syscall - indirect system call  


#define _GNU_SOURCE         /* See feature_test_macros(7) */
#include <unistd.h>
#include <sys/syscall.h>   /* For SYS_xxx definitions */

int syscall(int number, ...);


syscall() is a small library function that invokes the system call whose assembly language interface has the specified number with the specified arguments. Employing syscall() is useful, for example, when invoking a system call that has no wrapper function in the C library.

syscall() saves CPU registers before making the system call, restores the registers upon return from the system call, and stores any error code returned by the system call in errno(3) if an error occurs.

Symbolic constants for system call numbers can be found in the header file <sys/syscall.h>.  


The return value is defined by the system call being invoked. In general, a 0 return value indicates success. A -1 return value indicates an error, and an error code is stored in errno.  


syscall() first appeared in 4BSD.  

Architecture-specific requirements

Each architecture ABI has its own requirements on how system call arguments are passed to the kernel. For system calls that have a glibc wrapper (e.g., most system calls), glibc handles the details of copying arguments to the right registers in a manner suitable for the architecture. However, when using syscall() to make a system call, the caller might need to handle architecture-dependent details; this requirement is most commonly encountered on certain 32-bit architectures.

For example, on the ARM architecture Embedded ABI (EABI), a 64-bit value (e.g., long long) must be aligned to an even register pair. Thus, using syscall() instead of the wrapper provided by glibc, the readahead() system call would be invoked as follows on the ARM architecture with the EABI:

syscall(SYS_readahead, fd, 0,
        (unsigned int) (offset >> 32),
        (unsigned int) (offset & 0xFFFFFFFF),

Since the offset argument is 64 bits, and the first argument (fd) is passed in r0, the caller must manually split and align the 64-bit value so that it is passed in the r2/r3 register pair. That means inserting a dummy value into r1 (the second argument of 0).

Similar issues can occur on MIPS with the O32 ABI, on PowerPC with the 32-bit ABI, and on Xtensa.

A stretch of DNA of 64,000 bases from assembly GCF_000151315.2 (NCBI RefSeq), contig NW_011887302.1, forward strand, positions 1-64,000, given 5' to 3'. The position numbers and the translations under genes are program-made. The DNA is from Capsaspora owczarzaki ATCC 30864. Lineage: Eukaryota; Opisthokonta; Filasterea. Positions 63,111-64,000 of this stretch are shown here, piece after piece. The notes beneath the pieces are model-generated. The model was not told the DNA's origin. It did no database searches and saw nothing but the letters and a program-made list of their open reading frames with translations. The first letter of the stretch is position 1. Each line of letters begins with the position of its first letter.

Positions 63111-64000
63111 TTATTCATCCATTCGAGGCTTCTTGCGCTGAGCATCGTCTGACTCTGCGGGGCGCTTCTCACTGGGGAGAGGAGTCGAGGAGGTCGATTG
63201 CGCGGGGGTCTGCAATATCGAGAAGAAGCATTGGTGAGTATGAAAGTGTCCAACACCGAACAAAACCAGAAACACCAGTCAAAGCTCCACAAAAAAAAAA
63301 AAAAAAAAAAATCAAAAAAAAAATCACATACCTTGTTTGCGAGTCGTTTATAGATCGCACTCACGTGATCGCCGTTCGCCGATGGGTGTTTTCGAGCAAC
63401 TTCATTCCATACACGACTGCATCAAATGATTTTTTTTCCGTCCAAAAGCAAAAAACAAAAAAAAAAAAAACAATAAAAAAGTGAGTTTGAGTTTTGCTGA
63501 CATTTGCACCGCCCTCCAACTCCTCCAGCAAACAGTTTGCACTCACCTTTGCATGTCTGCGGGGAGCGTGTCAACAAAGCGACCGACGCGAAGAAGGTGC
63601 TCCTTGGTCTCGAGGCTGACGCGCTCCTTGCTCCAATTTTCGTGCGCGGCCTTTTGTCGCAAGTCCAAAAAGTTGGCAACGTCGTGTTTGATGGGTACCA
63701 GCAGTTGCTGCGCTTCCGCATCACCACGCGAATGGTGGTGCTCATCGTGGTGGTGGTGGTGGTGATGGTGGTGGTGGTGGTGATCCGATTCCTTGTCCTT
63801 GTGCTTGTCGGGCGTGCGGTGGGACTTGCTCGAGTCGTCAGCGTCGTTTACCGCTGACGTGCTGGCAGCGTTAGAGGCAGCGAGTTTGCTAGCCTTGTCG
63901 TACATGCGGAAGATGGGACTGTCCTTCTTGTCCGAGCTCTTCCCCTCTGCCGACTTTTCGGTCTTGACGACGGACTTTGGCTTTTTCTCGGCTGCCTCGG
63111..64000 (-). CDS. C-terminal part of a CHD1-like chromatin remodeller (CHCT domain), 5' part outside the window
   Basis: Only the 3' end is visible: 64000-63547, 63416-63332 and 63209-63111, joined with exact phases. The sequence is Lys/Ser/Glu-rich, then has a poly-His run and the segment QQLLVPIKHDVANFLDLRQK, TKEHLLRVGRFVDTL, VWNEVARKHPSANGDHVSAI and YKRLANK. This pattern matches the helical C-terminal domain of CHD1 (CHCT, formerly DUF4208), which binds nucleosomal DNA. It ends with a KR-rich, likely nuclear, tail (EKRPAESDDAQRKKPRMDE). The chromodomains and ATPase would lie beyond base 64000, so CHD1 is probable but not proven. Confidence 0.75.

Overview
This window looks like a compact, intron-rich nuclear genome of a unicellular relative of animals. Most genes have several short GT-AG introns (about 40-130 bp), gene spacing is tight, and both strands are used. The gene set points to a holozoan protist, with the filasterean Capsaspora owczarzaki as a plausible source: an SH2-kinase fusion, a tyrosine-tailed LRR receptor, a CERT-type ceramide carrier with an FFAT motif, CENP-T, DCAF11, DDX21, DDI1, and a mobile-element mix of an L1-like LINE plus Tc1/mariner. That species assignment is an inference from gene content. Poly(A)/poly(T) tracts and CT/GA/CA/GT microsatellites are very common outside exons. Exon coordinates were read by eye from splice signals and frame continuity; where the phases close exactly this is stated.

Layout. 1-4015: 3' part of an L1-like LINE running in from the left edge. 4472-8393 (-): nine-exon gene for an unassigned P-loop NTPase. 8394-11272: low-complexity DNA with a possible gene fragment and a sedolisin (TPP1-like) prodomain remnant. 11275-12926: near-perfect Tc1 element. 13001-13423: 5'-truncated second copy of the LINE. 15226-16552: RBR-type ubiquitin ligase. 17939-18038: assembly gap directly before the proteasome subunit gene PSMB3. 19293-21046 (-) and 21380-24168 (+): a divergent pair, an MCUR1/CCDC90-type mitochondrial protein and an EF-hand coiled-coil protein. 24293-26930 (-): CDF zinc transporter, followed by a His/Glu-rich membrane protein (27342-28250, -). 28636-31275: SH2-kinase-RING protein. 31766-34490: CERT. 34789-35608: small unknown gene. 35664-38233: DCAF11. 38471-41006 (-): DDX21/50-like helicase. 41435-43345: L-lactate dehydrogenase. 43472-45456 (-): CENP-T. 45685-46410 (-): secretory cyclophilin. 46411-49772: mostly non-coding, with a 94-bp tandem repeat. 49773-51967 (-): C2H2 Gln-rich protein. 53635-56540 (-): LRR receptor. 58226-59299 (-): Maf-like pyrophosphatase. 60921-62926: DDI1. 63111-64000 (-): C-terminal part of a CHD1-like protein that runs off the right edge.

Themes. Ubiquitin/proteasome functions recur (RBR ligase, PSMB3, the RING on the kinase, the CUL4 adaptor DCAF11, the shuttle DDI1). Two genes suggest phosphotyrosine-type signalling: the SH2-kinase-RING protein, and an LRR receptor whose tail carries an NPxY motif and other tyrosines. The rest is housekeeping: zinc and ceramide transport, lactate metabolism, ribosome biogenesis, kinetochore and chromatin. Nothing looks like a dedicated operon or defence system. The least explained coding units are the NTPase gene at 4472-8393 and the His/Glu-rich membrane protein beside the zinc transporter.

The affected system calls are fadvise64_64(2), ftruncate64(2), posix_fadvise(2), pread64(2), pwrite64(2), readahead(2), sync_file_range(2), and truncate64(2).  

Architecture calling conventions

Every architecture has its own way of invoking and passing arguments to the kernel. The details for various architectures are listed in the two tables below.

The first table lists the instruction used to transition to kernel mode, (which might not be the fastest or best way to transition to the kernel, so you might have to refer to the VDSO), the register used to indicate the system call number, and the register used to return the system call result.

arch/ABIinstruction syscall #retval Notes

arm/OABIswi NR -a1 NR is syscall #
arm/EABIswi 0x0 r7r1 
blackfinexcpt 0x0 P0R0 
i386int $0x80 eaxeax 
ia64break 0x100000 r15r10/r8 
pariscble 0x100(%sr2, %r0) r20r28 
s390svc 0 r1r2 NR may be passed directly with
s390xsvc 0 r1r2 "svc NR" if NR is less than 256
sparc/32t 0x10 g1o0 
sparc/64t 0x6d g1o0 
x86_64syscall raxrax 

The second table shows the registers used to pass the system call arguments.



Note that these tables don't cover the entire calling convention---some architectures may indiscriminately clobber other registers not listed here.  


#define _GNU_SOURCE
#include <unistd.h>
#include <sys/syscall.h>
#include <sys/types.h>

main(int argc, char *argv[])
    pid_t tid;

    tid = syscall(SYS_gettid);
    tid = syscall(SYS_tgkill, getpid(), tid);


_syscall(2), intro(2), syscalls(2)  


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